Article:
Enslavement: Colonial Appropriations, Apparitions, Remembrances. 1750-Present Day.
Keynote Speaker: Professor James Walvin
17th June 2011
CALL FOR PAPERS
Harold Bloom, in his critical introduction to Enslavement and Emancipation (2010) does not, as one might expect, lament the monstrous history of the slave trade. Instead, he returns to the second book of Tanakh (Exodus): an original tale of bondage and liberation. For Bloom, it is not merely a matter of re-imagining a theme now largely associated with the transatlantic slave trade, but moreover to consider how '[l]iberation movements to come will go on finding their model in it'. The Hebrews' bondage in Egypt, here conceptualized as archetypal suffering and liberation, resonates for Bloom throughout history, leaving its trace in subsequent emancipation movements. Recent studies in the slave trade, too, often move beyond the historical moment to consider how cultural events are remembered, appropriated and disseminated. This work has garnered interest in Britain since the bicentenary of abolition in 2007; the issue of remembrance remains somewhat political and contentious in the US today.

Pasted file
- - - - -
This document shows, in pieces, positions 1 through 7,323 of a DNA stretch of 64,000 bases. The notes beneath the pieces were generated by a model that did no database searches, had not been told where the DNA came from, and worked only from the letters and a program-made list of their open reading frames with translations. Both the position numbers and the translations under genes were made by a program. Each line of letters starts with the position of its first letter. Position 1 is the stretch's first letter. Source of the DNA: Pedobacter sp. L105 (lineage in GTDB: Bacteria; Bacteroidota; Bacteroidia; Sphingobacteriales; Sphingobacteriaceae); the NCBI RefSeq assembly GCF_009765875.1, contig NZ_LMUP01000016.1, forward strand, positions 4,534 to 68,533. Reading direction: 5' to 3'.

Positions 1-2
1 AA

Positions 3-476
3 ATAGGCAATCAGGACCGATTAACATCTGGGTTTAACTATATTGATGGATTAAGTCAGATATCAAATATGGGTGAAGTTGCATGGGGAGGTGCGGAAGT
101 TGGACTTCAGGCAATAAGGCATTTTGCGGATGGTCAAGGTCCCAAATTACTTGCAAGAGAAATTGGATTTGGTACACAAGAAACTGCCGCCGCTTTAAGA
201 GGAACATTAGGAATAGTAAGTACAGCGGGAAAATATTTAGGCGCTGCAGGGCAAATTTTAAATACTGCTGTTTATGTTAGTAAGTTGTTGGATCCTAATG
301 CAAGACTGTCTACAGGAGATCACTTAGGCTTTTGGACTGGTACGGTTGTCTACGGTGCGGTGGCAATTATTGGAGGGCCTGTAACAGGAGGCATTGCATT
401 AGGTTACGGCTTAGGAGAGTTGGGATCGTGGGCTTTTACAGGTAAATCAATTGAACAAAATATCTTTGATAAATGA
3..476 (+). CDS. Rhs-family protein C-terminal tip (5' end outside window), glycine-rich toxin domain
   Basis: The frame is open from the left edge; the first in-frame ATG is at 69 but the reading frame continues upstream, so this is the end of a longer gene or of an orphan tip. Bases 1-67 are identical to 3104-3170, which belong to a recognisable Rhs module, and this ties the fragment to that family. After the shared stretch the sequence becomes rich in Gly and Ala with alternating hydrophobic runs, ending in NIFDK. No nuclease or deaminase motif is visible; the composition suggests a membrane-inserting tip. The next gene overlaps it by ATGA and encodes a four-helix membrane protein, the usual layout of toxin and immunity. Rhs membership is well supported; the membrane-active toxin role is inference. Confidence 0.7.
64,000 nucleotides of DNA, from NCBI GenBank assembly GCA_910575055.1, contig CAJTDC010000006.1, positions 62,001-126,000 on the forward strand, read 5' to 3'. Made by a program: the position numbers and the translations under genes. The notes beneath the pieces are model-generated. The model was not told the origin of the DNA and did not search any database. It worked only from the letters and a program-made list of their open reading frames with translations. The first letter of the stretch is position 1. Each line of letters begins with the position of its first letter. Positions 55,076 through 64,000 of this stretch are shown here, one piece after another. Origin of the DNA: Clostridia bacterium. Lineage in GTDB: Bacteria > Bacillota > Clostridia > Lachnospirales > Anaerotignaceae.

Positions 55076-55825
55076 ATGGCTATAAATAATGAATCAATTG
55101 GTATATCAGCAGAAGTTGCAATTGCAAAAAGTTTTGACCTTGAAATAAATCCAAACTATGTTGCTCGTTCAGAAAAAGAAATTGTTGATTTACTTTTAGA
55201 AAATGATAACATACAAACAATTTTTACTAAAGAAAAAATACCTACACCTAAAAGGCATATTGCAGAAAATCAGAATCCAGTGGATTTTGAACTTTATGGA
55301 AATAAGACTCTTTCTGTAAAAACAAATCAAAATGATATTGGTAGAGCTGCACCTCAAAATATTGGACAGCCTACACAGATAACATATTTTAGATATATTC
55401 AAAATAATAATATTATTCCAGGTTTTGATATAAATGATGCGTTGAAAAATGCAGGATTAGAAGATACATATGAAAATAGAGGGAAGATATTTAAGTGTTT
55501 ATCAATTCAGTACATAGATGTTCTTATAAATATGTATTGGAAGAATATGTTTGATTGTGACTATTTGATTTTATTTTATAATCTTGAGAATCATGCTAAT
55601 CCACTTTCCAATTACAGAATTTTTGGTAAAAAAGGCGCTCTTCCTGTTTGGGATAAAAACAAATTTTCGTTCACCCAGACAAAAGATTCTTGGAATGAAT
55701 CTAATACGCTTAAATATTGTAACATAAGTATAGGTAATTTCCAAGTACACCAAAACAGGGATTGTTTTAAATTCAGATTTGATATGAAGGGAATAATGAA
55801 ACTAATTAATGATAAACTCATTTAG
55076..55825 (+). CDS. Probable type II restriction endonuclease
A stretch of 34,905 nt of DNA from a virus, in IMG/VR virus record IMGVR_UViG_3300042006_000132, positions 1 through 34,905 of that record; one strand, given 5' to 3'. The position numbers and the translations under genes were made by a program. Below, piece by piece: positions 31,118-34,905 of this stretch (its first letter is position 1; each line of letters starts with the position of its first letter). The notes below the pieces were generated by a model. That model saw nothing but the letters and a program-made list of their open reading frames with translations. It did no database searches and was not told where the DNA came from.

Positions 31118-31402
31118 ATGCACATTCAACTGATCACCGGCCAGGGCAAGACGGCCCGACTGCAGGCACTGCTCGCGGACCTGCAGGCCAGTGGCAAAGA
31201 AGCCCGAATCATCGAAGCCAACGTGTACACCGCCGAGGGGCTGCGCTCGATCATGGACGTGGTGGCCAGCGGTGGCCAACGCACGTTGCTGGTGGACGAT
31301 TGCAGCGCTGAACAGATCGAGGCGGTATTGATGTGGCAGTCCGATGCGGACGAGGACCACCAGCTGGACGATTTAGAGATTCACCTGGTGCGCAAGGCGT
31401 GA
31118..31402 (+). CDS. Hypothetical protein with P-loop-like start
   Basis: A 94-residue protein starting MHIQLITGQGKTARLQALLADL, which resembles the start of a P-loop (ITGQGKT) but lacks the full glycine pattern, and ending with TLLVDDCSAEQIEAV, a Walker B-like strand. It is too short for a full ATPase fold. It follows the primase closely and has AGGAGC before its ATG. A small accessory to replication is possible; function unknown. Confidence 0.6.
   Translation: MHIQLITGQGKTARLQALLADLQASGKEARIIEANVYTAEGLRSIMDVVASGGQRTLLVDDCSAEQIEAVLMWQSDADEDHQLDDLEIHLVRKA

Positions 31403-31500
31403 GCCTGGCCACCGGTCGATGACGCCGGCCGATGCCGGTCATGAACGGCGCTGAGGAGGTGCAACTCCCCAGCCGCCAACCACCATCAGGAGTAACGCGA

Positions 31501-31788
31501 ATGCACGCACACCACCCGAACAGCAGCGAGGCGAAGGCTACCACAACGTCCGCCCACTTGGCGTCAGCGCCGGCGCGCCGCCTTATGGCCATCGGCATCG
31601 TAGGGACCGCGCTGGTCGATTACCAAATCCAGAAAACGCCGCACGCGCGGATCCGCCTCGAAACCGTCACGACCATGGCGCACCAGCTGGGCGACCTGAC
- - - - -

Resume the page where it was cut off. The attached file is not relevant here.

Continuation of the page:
This symposium aims to consider the wider connotations of the term 'enslavement' as well as its more specific importance in critical studies of slavery, memory and cultural return. We welcome papers that consider ideas of colonial appropriation; fiscal, somatic, or agricultural enslavement and / or indenture in literature from 1750 to the present day.
Possible topics may include but are not limited to:
o Slave Trade Literature
o Economies of Colonial Exploitation / Fiscal Enslavement
o Postcolonial Theory
o 'Hauntology' / Memory Theory and Slavery
o Psychological Enslavement.
o Hegelian Master / Slave Dialectics.
DEADLINE FOR PROPOSALS 25th February 2011
We welcome proposals for 20 minute papers. Please send abstracts of approximately 250 words to Lucy Ball and Jane Ford: firstname.lastname@example.org